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Consumers Like Brands That Take Stands





Originally published as The Big Story in the Brands Taking Stands weekly newsletter; click here to sign up.

Almost every company’s website has a section called “Our Values.” Many have a section titled “Our Mission,” sometimes related to the values commentary, and sometimes a standalone section. These statements usually spell out a business’s commitment to its employees and community, to its standards in its practices, and to its general reason for being, usually in fairly generic terms. Occasionally, there are specific references to causes with which the company is engaged, usually local or national charities or non-profit partner organizations.

There is absolutely nothing wrong with these proclamations. But in these turbulent times, they don’t seem to rise to the higher expectations that consumers and communities have about the larger purpose of business within society.


Some companies have stepped up their statements by using the term “purpose,” which implies a greater degree of engagement. This is where traditional corporate practice comes into the picture. Public companies have historically been very guarded about making any strong statement(s) that might offend customers, either existing or potential. “Taking sides” is seen as polarizing in itself, no matter the position taken.

However, many of the basic points covered in corporate values, mission, and purpose statements come down pretty explicitly on one side of several major issues. Companies often announce that they do not discriminate on the basis of gender, race, religion, or ethnicity; that they respect human rights; that they do not tolerate harassment or hate speech; that they expect the highest level of conduct from employees; and that they work at being environmentally friendly.

Ironically, many of these values, missions, and purposes actually describe what might be called “stands“ on issues from discrimination to social behaviors. Companies today are indeed taking positions on fundamental internal issues through policies that spell out their workplace codes of conduct, hiring practices, and supply chain sourcing, although perhaps not describing them as such. Whether acknowledged or not, much of business is trying to perform better. Taking explicit public stands on the big social and political issues of the day—immigration, climate change, gun control, and human rights—may be the most visible way in which change is transforming how companies do business, but it’s not the only choice. Progress is also being made internally, away from the media, by the thousands of people all around the world, from employees to consumers, who do the daily work and make daily choices about how to move business to better purpose.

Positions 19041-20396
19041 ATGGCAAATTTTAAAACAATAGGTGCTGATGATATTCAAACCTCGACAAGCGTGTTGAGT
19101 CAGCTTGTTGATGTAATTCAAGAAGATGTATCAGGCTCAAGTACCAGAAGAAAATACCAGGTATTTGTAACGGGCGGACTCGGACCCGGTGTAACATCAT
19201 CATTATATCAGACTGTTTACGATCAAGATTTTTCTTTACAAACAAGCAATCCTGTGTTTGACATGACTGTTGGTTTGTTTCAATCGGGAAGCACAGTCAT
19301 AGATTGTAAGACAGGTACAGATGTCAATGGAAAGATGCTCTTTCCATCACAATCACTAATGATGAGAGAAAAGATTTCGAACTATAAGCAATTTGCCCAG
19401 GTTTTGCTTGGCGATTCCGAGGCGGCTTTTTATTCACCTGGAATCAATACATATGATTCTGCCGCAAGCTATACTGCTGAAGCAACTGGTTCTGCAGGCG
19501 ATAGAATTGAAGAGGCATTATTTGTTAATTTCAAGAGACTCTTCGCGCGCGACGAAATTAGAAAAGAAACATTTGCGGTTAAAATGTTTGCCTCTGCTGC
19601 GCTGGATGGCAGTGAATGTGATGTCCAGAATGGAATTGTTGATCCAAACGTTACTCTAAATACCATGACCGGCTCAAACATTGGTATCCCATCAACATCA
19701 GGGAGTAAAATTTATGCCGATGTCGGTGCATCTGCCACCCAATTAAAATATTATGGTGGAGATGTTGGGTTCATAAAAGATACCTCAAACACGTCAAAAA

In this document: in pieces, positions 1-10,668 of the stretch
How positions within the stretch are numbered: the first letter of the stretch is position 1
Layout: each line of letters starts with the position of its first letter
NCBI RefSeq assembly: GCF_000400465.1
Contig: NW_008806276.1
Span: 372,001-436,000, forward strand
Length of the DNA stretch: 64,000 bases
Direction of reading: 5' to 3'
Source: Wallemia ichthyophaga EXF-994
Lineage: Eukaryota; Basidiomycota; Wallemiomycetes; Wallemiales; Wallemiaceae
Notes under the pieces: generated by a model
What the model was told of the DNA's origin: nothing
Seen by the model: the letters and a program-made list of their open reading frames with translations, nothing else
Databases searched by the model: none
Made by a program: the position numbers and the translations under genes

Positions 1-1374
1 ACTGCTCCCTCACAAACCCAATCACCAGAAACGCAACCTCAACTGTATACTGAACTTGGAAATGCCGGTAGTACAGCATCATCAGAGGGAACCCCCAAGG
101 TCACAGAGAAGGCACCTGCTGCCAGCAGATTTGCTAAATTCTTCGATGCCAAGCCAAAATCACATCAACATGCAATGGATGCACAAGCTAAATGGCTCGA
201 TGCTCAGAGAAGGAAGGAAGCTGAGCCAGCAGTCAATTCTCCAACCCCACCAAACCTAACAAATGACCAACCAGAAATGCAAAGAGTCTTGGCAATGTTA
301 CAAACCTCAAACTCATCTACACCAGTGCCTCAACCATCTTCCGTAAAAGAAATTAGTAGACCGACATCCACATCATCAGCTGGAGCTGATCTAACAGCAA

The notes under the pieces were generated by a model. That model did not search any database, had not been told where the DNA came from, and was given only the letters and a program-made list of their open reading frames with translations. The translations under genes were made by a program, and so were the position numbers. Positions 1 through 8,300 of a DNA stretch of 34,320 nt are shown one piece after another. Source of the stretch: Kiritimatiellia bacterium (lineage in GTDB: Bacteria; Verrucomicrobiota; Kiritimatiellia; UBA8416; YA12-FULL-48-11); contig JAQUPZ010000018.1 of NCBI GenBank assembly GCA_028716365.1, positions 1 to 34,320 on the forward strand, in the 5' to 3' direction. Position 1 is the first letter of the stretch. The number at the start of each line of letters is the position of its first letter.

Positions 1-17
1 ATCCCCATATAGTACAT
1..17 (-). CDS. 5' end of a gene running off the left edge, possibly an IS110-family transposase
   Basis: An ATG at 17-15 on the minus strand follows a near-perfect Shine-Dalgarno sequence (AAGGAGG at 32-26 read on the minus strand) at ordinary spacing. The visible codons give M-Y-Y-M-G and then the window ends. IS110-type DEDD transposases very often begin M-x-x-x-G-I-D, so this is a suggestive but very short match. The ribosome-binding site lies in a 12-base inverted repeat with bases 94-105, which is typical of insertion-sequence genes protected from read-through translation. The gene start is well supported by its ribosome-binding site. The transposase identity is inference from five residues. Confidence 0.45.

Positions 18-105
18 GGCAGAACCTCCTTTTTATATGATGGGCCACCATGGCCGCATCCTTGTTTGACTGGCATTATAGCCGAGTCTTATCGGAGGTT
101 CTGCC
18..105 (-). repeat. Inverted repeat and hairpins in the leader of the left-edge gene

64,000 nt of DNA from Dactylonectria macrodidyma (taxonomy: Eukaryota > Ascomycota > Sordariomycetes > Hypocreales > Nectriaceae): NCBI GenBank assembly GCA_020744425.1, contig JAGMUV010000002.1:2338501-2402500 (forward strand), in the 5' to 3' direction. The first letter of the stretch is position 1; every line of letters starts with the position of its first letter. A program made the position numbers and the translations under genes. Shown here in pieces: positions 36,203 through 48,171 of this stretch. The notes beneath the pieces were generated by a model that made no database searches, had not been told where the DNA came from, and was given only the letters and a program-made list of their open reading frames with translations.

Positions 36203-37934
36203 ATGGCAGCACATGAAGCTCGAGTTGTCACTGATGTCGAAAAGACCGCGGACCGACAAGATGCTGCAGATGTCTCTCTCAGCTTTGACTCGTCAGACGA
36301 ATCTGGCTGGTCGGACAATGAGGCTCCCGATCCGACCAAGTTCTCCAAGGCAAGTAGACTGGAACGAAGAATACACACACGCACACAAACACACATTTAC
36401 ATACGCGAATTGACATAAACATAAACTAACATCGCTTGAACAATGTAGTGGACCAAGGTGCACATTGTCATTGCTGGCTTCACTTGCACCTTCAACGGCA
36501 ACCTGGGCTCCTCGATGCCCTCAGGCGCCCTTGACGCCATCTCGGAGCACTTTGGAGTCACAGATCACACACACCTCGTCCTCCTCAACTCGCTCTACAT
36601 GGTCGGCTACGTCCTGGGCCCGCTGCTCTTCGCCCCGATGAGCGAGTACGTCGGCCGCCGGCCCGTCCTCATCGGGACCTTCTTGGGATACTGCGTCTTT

After three years of increasing activity in this area, we’re beginning to arrive at the facts that prove the case. The latest data comes from Accenture Strategy, which has just released its latest Global Consumer Pulse Research. Its bottom-line conclusion: “A majority of consumers globally prefer buying from brands that take a stand on issues they care about.”

Among the highlights of the Accenture survey of 30,000 global consumers:

  • Purpose is influencing purchasing decisions: Nearly two-thirds (63%) of consumers prefer to buy goods and services from companies that stand for a shared purpose that reflects their personal values and beliefs.

  • Consumers want companies to speak up: 62%want companies to take a stand on social, cultural, environmental, and political issues close to their hearts. Another 62% say their purchasing consideration is driven by a company’s ethical values and authenticity.
The research also shows that consumers are attracted to companies that stand for something larger. It mentions the usual—and laudable—suspects, Unilever and IKEA, and the somewhat lesser-known KIND food company, which promotes the KIND Movement as its mission. This firm’s distinctive cause-marketing campaign seeks “to create a thriving community of people who choose kindness and make kindness a state of mind.” To do so, KIND launched Do the KIND Thing, “an evolving platform” that empowers people to turn KIND acts into support for causes. Cited by Time magazine as “a new way to make a difference,” KIND’s high-level conceptual “feel good” program has contributed to $718 million in sales (2017) and earned an investment by Mars, Incorporated to expand its global reach.

Look for more such innovative programs to launch as companies search for different ways to make their brand mean something more than just their products and services. Taking a stand, however that term is interpreted and put into practice, is the name of the game in business today.

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